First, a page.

These sleeves weren’t made using my usual technique, and I thought they deserved their own post. Usually I knit the whole body, and then I pick up stitches around the arm hole and use short rows to shape the sleeve cap. For this sleeve I didn’t us any short rows. I started the body like I normally do, but I only knit an inch of the back befog I picked up stitches for the fronts. With about an inch on the fronts and an inch on the back, I picked up stitches along what will be the tops of the armhole, and that joined everything together so I was knitting the front, sleeves, and back simultaneously. The armholes are shaped with increases as you knit. Pretty straight forward, right?
There are a few great things about this technique. It lets you do stripes easily, and you can more easily incorporate stitch patterns than you can using short rows. You also only need to increase as many stitches as you need for your upper arm. When you pick up stitches to shape sleeves with short rows, the number of stitches you pick up is dictated not by the upper arm measurements but by the number of rows you have. To keep your sleeve cap from bunching up or having gaps where it meets the arm hole, generally you have to pick up more stitches than you actually need so you have to do rapid decreases immediately after the short rows. With this simultaneous method, you just need to increase as many stitches as you need, and then you can work straight until you have the armhole depth you want.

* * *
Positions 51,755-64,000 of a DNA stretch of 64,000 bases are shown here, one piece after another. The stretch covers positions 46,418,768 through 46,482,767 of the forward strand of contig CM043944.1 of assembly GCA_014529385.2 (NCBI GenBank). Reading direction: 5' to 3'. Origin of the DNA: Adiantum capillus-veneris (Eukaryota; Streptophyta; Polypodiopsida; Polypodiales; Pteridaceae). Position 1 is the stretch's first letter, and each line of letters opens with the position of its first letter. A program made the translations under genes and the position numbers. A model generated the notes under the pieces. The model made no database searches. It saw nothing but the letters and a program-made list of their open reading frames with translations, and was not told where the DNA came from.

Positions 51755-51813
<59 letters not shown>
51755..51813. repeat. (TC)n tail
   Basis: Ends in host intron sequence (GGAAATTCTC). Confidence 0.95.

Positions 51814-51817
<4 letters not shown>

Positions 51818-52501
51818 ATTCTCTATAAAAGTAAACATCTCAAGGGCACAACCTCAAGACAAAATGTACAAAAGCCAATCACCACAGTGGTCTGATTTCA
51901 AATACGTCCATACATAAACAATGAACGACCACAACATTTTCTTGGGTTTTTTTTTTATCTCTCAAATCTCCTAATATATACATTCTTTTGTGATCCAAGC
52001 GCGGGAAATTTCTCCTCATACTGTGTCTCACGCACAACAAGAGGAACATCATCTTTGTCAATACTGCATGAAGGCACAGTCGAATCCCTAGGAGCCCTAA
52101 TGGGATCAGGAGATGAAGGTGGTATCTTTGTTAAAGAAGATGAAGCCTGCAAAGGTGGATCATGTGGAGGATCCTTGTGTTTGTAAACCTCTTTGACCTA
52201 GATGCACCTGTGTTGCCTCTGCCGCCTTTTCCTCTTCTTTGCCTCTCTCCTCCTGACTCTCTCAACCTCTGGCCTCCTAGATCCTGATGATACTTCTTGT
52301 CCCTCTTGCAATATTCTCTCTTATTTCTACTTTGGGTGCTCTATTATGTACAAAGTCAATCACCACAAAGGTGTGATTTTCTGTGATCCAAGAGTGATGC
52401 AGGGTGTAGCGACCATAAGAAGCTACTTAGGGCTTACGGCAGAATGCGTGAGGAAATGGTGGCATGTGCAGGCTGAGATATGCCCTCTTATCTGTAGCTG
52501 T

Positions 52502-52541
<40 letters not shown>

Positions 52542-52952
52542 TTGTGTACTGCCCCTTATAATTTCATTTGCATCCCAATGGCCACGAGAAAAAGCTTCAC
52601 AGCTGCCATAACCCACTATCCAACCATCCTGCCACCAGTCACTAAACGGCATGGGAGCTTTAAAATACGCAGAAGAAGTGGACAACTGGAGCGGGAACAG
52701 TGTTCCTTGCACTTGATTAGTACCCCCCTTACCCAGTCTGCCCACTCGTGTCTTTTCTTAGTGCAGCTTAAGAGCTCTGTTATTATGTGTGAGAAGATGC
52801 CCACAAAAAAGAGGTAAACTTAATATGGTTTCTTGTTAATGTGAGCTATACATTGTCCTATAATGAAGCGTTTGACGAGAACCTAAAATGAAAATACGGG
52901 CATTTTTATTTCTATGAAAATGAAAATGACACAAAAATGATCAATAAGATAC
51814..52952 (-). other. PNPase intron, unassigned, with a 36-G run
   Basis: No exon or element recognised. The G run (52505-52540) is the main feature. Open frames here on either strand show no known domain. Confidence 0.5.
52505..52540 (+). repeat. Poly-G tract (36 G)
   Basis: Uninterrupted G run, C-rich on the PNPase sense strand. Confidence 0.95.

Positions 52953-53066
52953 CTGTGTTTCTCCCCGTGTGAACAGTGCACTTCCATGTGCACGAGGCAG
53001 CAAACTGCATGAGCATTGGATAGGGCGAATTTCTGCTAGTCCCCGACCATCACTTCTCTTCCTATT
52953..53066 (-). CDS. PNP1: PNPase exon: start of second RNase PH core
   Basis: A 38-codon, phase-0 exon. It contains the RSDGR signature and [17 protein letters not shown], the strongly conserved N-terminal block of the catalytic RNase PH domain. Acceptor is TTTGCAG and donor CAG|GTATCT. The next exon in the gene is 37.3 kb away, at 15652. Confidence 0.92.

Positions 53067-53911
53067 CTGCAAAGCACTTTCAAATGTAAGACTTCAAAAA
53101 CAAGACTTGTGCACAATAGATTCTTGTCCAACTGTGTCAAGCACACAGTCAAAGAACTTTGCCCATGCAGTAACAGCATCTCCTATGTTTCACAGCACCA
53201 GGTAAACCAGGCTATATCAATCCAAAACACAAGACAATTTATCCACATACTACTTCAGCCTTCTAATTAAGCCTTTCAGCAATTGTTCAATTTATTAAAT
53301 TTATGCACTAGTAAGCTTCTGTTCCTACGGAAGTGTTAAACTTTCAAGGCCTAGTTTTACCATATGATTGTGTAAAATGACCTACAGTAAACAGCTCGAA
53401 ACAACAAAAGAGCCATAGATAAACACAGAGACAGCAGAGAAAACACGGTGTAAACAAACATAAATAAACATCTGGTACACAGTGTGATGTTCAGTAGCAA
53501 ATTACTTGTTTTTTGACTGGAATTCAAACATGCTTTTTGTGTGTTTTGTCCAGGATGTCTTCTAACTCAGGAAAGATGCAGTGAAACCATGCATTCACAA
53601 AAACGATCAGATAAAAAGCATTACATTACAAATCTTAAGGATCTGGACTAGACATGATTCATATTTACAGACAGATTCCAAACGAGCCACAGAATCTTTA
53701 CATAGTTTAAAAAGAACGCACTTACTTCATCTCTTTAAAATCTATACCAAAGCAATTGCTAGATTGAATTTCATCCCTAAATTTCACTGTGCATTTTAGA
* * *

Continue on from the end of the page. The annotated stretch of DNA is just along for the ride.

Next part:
Sounds almost too good to be true, right? Well, the method has quite a few problems. If you’re working on a pullover, when you cast on the neckline and join in the round, the beginning of the round ends up being smack dab on the front of your sweater. This isn’t ideal for stripes or stitch patterns that jog which pretty much cancels out the biggest perk of this method. There are ways around that problem. You can break your yarn, slip stitches, and move the beginning of the round to somewhere like the underarm, but that’s a bit fiddly. The other big problem with this method is one that’s a deal breaker for me. The top of the sleeve is very structured and the rest of the sleeve isn’t. This causes a wide variety of issues, the most obnoxious one being that the shoulder sticks up oddly when I raise my arms even slightly. This could be used to your advantage if you’re making puff sleeves, but it’s not cute on fitted ones. Other issues include the sleeve cap stretching over my chest and the front or back stretching over my arm when I move around. The line of increases that visually separates the sleeve from the body doesn’t have enough structure to stay where it belongs.
I might play around with this technique a bit because it does have potential, but I think I’ll be sticking with short rows or seams for my set in sleeves. Have you knit a sweater before using this method? What did you think?
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